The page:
So, what is the story of your financial lineage?
Every family has an official or unofficial motto that everyone either lives by, feels oppressed by, or rebels against.
If you were from a royal family, you’d have a family crest that would incorporate your family motto.
And it’d probably be something fancy. And in Latin, like Semper Eadem (Always The Same) or Nihil Sine Deo (Nothing Without God).
But, when you’re from regular, non-royal stock like me, your family motto is sneakier.
It isn’t usually obvious, like a motto on a crest, but it does get passed down through habits, fears and beliefs about who can and can’t make money.
Or even how much money you’re allowed to earn and what’s appropriate for you to buy.
Your income may be holding steady where it is now because you’re walking around, living every day of your life by this invisible, unofficial motto that you’ve picked up along the way.
And even if it’s been true for your family up until now, it doesn’t have to define your experience going forward.
Thankfully, times have changed – and still are.
Now, women have more economic power than before.
The circumstances of your birth, your upbringing, your gender identity, sexuality, physical ability, ethnicity, appearance or age don’t dictate your ability to make money.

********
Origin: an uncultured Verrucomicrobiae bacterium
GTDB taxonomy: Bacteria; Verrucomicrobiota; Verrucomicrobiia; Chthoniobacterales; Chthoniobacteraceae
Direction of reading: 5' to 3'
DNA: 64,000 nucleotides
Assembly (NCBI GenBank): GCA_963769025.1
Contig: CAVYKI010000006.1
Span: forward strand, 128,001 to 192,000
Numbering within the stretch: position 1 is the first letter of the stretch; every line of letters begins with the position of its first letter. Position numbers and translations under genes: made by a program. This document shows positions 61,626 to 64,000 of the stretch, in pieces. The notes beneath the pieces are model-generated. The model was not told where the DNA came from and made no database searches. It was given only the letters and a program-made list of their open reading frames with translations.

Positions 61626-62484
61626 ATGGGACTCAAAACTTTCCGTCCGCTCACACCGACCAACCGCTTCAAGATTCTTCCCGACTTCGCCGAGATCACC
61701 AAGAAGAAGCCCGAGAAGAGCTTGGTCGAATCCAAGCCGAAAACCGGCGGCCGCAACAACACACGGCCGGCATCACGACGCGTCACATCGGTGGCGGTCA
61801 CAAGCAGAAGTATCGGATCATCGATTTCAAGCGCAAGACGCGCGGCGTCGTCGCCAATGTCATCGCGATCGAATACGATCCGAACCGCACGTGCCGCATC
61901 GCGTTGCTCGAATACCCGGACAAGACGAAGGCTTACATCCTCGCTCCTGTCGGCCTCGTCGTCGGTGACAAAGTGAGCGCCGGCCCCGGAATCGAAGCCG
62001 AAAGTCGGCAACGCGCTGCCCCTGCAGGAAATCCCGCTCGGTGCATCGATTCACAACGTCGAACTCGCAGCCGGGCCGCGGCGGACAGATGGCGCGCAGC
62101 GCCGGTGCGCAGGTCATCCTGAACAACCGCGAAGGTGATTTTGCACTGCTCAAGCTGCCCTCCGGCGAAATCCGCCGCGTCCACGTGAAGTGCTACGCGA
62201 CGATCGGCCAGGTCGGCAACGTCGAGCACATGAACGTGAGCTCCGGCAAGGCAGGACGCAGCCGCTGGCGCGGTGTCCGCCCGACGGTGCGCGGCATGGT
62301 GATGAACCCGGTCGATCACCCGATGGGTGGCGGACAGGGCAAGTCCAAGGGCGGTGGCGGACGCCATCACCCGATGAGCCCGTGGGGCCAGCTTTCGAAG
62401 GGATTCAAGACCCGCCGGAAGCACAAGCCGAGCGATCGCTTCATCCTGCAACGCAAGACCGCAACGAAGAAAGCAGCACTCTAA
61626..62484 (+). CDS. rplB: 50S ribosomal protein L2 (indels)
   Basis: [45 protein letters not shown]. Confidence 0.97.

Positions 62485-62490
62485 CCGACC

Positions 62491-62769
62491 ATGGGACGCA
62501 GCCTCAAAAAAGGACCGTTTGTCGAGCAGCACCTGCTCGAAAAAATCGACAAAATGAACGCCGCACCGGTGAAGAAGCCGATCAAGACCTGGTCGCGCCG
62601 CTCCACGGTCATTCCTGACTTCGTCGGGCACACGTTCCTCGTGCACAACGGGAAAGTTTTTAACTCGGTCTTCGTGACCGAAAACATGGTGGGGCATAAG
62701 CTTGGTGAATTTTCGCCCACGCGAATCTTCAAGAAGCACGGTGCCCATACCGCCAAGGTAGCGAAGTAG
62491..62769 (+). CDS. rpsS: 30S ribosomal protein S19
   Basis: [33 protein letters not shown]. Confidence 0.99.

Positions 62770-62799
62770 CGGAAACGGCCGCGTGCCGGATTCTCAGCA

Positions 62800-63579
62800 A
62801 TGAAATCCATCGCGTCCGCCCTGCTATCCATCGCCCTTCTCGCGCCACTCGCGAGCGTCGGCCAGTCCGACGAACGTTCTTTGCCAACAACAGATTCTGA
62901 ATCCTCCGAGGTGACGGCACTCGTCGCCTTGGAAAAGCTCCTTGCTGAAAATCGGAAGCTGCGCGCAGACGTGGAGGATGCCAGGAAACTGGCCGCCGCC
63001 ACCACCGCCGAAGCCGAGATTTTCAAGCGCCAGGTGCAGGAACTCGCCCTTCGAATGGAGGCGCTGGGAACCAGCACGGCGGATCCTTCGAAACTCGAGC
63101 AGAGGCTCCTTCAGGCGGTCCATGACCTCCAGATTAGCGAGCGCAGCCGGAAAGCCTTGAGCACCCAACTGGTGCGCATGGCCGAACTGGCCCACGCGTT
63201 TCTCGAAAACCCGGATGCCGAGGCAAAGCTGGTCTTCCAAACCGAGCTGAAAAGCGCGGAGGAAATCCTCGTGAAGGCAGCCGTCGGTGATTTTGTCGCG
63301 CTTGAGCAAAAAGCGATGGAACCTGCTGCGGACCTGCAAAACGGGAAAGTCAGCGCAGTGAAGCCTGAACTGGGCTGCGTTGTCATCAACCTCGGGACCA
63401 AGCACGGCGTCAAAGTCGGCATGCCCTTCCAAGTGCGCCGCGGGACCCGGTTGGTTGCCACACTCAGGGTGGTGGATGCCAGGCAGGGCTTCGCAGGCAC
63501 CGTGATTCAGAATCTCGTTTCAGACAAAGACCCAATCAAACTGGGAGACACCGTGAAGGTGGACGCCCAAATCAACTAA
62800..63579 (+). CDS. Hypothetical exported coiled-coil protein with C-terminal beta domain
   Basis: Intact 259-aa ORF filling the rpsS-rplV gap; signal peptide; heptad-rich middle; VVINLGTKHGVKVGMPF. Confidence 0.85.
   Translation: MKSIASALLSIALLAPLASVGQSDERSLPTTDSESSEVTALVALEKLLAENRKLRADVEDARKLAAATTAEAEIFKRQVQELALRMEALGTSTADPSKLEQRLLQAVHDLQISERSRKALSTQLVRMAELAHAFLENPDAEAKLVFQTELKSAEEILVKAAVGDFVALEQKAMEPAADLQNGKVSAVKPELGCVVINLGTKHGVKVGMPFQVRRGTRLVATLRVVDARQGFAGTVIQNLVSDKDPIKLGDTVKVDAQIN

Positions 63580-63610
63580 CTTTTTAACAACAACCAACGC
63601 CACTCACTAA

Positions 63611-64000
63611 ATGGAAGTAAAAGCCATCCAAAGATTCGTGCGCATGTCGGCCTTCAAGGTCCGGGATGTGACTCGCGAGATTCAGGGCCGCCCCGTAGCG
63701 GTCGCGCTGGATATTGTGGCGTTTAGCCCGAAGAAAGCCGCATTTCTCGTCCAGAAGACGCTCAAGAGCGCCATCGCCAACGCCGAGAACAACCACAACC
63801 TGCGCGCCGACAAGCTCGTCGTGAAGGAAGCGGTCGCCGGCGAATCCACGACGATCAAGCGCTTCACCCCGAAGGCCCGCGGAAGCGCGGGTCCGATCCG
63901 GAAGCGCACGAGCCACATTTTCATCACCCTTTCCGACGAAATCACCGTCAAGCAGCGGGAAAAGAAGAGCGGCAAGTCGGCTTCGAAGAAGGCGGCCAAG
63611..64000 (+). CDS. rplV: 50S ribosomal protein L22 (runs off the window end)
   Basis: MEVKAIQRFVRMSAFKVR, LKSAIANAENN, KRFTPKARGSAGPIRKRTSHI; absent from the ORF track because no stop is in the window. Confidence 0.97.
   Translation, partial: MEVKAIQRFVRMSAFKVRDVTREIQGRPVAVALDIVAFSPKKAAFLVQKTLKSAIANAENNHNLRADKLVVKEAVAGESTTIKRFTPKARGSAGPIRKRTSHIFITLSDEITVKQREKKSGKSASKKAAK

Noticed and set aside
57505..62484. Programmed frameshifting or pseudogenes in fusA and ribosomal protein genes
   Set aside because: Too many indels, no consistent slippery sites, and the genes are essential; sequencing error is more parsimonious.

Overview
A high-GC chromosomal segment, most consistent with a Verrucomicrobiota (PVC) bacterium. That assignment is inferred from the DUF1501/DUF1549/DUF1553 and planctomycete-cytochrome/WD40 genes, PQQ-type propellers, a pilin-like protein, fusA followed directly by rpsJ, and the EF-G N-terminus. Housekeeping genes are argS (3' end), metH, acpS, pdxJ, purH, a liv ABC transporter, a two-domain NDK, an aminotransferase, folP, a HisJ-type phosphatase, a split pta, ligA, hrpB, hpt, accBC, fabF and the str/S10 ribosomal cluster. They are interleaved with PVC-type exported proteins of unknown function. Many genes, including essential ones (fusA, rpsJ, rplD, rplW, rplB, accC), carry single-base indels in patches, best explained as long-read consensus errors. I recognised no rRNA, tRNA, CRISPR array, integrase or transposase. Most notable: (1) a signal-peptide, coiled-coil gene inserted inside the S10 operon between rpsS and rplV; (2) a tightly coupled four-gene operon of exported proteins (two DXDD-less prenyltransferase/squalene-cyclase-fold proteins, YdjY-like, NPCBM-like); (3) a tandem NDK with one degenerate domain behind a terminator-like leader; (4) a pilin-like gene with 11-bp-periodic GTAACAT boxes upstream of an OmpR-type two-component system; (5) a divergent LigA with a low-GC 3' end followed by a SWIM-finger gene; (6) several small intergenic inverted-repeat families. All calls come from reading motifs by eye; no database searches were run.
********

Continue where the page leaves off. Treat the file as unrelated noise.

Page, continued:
And I’m not denying the reality of the world – the discrimination and inequality are very real.
And it’s work we all have to participate in if we want to change it.
But this workshop is about tipping the odds in your favour, by doing the work you can do today.
You can’t control your external circumstances and you can’t change the world overnight.
But you do have control over yourself, your actions, and your beliefs.
And the journey to prosperity begins by you giving yourself permission to prosper – regardless of what other people think you’re allowed to have.
Your money past doesn’t dictate your money future.
But you have to name it before you can heal it.
Use these writing prompts and write out the answers:
- What did you learn about money growing up?
- What were you told about people who had wealth growing up?
- How did your family speak about money?
- In what ways have you internalised your family’s money motto?
Once you’ve figured out what your family’s money motto is, I want you to declare out loud, “This cycle of _____ ends with me!” – put whatever it is that you’ve uncovered about your family’s money habits in the blank space.
It can be things like bad money habits, a feast-and-famine pattern, irresponsible spending, poverty, not feeling worthy of large amounts of money, etc.
So, for example, “This cycle of spending all my money as soon as I get paid and then struggling for the rest of the month ends with me!”.
And as silly as it feels, say it out loud. And say it like you mean it. Make your declaration to someone else if you really want to make it powerful.